Every week at the Current we round up the world’s biggest business stories. This week; Barclays’ nets huge profits despite legal woes; Volkswagen profits and edges Toyota to become 3rd largest automaker; Twitter surpasses expectations, but not good enough for boss; America’s economic strength could prompt Fed to raise rates; low oil causes Shell layoffs; Kenya’s airline hit by tourism decline; Apple is up, Microsoft is down; gold prices at five year low.
British Banking Giant Barclays reported a 25% surge in pre-tax profits. The figures show that the bank earned £3.1bn for the first two quarters of 2015. The profits come despite a number of trading scandals that have damaged the bank’s reputation and resulted in large fines. Anticipating further legal battles, Barclays has already set aside an additional £850m to compensate customers.
Volkswagen also showed a rise in profits, despite a slowdown in demand in some key markets. The German automaker saw profits rise by almost 5% to 3.49 billion euros in the second quarter of this year. Competition, exchange rates and other factors could stunt the automakers profits going forward, despite recently surpassing Toyota to become the world’s 3rd largest automaker.
Twitter beats forecast
Twitter punched above its weight and surpassed expectations by reporting revenue of just over half a billion dollars, beating its own forecast of $485 million. Revenue is up 61% year-on-year but co-founder Jack Dorsey has insisted that he is not yet satisfied with the company’s growth.
America continues to go from strength to strength releasing second quarter growth figures of 2.3%. Increased spending from consumers, cheaper fuel prices and other factors have spurred the economy ahead, despite the high value of the dollar potentially hurting exports. The figures prompted speculation that the Fed could raise interest rates as soon as September.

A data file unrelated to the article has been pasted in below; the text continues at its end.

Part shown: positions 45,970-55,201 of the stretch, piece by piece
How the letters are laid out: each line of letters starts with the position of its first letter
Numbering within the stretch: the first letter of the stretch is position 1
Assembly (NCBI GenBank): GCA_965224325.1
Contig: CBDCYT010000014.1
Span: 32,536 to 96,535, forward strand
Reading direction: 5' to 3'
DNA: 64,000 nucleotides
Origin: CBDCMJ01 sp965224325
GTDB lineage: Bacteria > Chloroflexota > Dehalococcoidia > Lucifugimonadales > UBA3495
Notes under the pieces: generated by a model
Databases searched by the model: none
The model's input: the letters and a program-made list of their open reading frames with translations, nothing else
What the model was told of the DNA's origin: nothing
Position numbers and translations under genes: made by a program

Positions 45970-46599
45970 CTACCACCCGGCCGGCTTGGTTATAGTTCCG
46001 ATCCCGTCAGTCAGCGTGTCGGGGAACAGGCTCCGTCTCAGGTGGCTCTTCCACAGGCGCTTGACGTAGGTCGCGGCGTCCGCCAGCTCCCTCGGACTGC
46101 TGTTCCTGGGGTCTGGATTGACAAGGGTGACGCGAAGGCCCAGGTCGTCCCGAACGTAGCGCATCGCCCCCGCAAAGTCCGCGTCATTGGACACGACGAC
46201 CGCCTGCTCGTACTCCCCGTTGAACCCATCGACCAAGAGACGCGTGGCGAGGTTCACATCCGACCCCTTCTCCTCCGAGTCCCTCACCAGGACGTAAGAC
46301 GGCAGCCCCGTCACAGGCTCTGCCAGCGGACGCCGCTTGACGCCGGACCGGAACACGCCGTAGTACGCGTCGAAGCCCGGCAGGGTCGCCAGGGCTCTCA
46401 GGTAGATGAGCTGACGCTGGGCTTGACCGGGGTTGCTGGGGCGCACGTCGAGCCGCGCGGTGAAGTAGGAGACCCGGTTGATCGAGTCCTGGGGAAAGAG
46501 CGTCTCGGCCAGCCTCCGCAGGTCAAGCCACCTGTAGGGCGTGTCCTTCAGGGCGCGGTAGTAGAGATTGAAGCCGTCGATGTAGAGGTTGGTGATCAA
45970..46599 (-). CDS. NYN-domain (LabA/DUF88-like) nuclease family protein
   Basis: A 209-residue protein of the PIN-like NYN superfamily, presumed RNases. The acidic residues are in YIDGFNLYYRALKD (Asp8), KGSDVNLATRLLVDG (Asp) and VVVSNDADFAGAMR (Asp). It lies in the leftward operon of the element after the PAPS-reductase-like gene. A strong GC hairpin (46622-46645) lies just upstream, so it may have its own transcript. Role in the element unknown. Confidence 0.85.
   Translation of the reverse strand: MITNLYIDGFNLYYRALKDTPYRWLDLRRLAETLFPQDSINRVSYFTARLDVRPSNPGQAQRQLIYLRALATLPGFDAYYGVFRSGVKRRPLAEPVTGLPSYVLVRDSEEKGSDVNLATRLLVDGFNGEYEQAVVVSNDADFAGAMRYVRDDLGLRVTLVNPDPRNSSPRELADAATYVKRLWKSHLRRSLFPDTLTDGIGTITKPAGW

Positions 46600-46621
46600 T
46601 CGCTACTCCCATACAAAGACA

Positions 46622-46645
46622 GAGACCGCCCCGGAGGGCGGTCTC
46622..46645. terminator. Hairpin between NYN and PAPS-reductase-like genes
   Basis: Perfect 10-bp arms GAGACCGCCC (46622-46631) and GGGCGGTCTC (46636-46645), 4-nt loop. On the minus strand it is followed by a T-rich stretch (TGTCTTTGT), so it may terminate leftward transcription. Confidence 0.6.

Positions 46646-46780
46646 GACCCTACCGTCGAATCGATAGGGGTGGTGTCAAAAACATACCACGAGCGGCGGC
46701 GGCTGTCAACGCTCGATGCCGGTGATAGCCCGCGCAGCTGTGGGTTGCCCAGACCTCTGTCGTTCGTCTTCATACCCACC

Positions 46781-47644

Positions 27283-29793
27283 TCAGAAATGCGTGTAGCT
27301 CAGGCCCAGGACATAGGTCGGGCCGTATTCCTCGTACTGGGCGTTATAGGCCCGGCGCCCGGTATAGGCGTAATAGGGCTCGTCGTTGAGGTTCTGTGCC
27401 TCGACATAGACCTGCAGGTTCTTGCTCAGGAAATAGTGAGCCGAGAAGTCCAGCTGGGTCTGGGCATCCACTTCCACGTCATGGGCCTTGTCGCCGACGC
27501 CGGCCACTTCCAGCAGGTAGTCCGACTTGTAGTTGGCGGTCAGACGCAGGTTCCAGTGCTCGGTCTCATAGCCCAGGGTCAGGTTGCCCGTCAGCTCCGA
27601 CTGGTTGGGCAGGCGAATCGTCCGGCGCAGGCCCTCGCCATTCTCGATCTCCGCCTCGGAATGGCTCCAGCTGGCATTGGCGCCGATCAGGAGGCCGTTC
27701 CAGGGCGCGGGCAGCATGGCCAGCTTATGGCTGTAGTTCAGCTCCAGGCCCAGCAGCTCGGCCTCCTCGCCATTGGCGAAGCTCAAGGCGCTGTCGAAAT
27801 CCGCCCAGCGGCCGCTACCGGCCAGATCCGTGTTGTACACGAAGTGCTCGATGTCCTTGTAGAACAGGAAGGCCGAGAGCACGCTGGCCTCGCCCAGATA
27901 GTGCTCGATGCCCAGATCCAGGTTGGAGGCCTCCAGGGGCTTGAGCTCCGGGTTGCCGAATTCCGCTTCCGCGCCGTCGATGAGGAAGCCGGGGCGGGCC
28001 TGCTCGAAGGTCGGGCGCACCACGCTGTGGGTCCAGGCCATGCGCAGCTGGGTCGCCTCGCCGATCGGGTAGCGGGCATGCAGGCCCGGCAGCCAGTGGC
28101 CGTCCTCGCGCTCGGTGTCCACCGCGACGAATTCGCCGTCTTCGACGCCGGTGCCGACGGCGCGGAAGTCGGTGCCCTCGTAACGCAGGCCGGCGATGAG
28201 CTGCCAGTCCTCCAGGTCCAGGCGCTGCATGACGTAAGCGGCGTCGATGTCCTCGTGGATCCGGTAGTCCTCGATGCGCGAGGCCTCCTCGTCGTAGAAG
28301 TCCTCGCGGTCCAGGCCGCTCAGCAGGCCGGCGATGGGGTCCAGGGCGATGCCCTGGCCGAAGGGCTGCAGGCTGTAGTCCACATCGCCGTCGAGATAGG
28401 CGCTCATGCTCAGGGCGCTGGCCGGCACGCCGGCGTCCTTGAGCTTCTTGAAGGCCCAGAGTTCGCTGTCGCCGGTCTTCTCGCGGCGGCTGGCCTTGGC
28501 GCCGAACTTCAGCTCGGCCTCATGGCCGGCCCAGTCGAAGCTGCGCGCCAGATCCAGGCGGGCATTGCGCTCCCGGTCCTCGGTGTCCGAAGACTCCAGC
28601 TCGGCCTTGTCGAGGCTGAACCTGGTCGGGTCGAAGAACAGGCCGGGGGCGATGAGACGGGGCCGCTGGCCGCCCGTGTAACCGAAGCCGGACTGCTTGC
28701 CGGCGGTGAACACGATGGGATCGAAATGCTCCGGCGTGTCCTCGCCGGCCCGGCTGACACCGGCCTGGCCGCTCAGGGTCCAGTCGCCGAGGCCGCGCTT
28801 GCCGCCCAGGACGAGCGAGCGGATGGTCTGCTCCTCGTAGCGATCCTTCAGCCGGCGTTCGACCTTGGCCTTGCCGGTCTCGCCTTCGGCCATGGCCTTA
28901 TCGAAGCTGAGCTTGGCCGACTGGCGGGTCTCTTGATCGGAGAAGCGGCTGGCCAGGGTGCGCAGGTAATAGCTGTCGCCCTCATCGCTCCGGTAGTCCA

Low oil layoffs
Low oil prices have continued to take a toll on the industry as Royal Dutch Shell axed 6,500 jobs in an attempt to cut expenditure as part of a larger $4bn cut in operating expenses. Profits have dropped 35%, relative to last year, to $3.4bn. The oil giant currently employs 94,000 people globally.
Kenya Airways, one of Africa’s largest and most advanced airlines, has announced a loss of $290m. Increased instability in East Africa has taken a huge toll on Kenya’s once highly profitable tourism industry.
Apple up, Microsoft Down
Apple’s profits are up 39% year on year to 10.7bn thanks, in part, to an increase in sales to China of over 110%. Meanwhile Microsoft has reported a net loss of $3.2bn in the three months ending in June. The disappointing quarterly results are largely as a result of its failed investment in Nokias phone business. Xbox, tablet and cloud sales, meanwhile, have continued to hold strong for Microsoft.
Gold prices low
Gold prices hit a 5 year low to $1090 an ounce. The fall comes as a result of the Federal Reserve’s likely rates hike – which would boost the strength of the USD and attract investors from gold to the greenback – and a disappointingly small purchase of gold by the Chinese government. Gold speculators had believed that the Chinese government would seek to greatly increase its gold reserves as the country attempts to increase the attractiveness of the yuan as a trading currency. A strong stock market, combined with a strong greenback (and looming rates hike) mean that investment in gold is low – if stock prices begin to fall, and the dollar weakens then gold prices will likely surge again.
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